I have a mixed environment using HP and Blade / IBM / Lenovo networking switches. We have VLANs for many subnets. We don't have any central management for switches, nor VLAN aware mapping. I'm having a problem where I think I need to figure out how a VLANs traffic is being sent.

I have a VLAN that is connected thusly: Router --- [bldmgtswitch] --- [bldG8000] ={=}= [bldG8264]

The --- is untagged 1Gbit, the ={=}= is a tag on a 10Gbit connection. Connecting to [bldmgtswitch] untagged I can ping router. Connecting to [bldG8000] untagged I cannot ping router...

I'm thinking this may be because there's something wrong with the configuration on [bldG8000], but the VLANs are all configured correctly. Spanning tree doesn't seem to be blocking... I'm wondering if the port cost is the issue. More so, I just am not sure how at Layer 2 to figure out where the frames are going when I plug into the untagged port on [bldG8000]...

  • Switches are transparent devices. Traceroute depends on the layer-3 TTL, but there is no such thing at layer-2, which is why broadcast storms can happen; the layer-2 frames will never time out, unlike layer-3 packets with a TTL.
    – Ron Maupin
    Feb 10, 2017 at 14:55
  • Surely there is some way to diagnose or find out what [bldG8000] is doing with frames on a particular VLAN?
    – jmp242
    Feb 10, 2017 at 15:01
  • Are all the VLANs running through the untagged link?
    – Ron Maupin
    Feb 10, 2017 at 15:04
  • You can verify that all the ports are forwarding traffic for the particular VLAN.
    – Ron Trunk
    Feb 10, 2017 at 15:43
  • Sometimes it can be incredibly handy to have a very low-rate broadcast going on to see where packets in a given VLAN are going. Deploy a sniffer at various points on the network to verify connectivity. That's about as close to a generalized L2 traceroute as you'll find.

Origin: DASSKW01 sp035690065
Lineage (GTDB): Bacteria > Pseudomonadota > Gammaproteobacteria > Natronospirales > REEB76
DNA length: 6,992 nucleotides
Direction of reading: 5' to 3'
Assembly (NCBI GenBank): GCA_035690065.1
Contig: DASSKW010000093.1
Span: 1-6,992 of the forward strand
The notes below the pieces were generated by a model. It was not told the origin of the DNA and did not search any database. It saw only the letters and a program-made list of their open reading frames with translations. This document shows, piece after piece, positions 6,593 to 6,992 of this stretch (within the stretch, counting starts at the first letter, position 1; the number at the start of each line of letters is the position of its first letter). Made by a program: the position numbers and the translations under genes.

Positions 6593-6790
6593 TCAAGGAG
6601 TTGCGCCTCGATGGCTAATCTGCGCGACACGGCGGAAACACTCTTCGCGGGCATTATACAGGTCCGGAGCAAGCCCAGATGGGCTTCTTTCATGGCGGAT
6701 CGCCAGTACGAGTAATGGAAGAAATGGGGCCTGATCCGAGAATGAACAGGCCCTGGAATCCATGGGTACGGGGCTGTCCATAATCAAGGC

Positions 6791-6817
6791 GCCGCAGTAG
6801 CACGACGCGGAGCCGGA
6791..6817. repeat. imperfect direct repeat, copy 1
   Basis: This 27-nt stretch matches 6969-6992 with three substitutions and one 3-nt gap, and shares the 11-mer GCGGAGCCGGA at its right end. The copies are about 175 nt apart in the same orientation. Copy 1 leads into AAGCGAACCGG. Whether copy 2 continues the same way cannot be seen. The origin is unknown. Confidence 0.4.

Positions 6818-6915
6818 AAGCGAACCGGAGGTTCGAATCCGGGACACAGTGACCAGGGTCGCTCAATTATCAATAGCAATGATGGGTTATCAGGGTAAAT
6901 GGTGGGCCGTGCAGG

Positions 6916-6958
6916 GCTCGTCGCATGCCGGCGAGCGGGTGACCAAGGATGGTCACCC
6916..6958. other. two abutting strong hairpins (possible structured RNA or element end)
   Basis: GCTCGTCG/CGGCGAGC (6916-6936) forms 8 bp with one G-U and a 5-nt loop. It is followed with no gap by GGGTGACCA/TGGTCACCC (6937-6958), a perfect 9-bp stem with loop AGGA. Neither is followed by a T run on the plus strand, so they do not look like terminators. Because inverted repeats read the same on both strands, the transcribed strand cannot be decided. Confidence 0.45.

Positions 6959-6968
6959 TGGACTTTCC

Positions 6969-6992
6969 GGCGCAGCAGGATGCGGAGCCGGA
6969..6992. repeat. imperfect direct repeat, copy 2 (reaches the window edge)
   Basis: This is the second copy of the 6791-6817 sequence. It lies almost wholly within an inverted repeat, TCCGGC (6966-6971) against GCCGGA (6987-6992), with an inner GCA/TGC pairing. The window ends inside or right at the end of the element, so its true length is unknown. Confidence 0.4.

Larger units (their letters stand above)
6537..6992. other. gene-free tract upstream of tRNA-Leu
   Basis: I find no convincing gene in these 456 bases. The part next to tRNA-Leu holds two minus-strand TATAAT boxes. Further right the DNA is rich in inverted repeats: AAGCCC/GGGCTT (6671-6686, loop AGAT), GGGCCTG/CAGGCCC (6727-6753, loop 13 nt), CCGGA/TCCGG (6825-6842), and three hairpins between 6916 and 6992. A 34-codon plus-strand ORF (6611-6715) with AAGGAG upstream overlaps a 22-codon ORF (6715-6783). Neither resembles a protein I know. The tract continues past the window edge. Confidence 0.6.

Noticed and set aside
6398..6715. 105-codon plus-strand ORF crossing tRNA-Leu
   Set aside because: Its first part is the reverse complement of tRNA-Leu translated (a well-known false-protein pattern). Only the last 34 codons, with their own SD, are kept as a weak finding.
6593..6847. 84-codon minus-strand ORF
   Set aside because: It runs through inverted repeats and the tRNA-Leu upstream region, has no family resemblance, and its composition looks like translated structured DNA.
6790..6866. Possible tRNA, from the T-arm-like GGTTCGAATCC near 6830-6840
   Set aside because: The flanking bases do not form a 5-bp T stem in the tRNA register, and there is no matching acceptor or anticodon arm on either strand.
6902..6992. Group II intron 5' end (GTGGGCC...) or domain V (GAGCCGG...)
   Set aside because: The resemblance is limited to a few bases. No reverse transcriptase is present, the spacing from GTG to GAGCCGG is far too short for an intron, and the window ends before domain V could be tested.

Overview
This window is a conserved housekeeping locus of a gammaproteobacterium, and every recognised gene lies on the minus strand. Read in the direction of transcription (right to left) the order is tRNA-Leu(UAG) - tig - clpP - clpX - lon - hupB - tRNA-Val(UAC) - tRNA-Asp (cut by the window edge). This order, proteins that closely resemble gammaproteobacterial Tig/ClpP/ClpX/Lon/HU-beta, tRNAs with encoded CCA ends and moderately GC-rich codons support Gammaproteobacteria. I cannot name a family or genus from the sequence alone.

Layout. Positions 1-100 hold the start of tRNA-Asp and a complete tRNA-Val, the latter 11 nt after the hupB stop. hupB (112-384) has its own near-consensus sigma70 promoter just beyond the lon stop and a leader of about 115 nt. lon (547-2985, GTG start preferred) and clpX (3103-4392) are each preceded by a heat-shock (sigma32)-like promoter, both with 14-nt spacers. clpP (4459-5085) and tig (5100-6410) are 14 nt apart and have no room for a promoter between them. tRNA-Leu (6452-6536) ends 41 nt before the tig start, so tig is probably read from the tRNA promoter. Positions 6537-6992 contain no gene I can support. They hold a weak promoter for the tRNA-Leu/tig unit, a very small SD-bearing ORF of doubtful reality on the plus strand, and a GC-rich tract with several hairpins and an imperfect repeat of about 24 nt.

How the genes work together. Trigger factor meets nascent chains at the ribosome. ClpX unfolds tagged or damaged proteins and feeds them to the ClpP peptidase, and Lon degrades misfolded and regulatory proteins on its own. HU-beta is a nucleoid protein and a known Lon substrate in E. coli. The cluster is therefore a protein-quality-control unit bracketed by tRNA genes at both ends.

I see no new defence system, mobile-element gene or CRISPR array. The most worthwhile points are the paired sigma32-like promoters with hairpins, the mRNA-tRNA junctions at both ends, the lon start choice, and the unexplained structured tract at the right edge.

– rnxrx
    Feb 11, 2017 at 4:08

2 Answers 2


There is no traceroute tool for layer 2. The main reasons are that there is no TTL mechanism and no feedback mechanism comparable to ICMP for IP.

In addition to the packet capturing suggested by ViperX and mxrx, you can look at the switches' MAC tables to see how far a specific MAC propagates and an actual connection reaches. Any layer 3 connection attempt will ARP and thus propagate the source's MAC address to all switches with a working connection in that segment/VLAN. For me, that's the fastest trouble-shooting method.

  • Using what Zac67 says... At layer 2 you are using frames which use the Mac address. Between a show mac-address command and show arp (after a ping or other traffic comes from the device) you can figure out where it's going. If the address the traffic is going to isn't in those tables and it doesn't respond to your computers arp request the computer sends traffic to the gateway if your computer has a gateway assigned. At that point it leaves the layer 2 vlan.
    – Fixitrod
    Aug 13, 2017 at 17:45

Try setup a switch port analyser(port mirror/SPAN, other commons terms) , that will mirror packets from your port of interest, out to a specified port. Then plug a laptop/pc into the port that is mirroring the data and use a packet sniffer like wire shark, you'll be able to see all the layer 2 frames with tagging etc.

Hope this helps!

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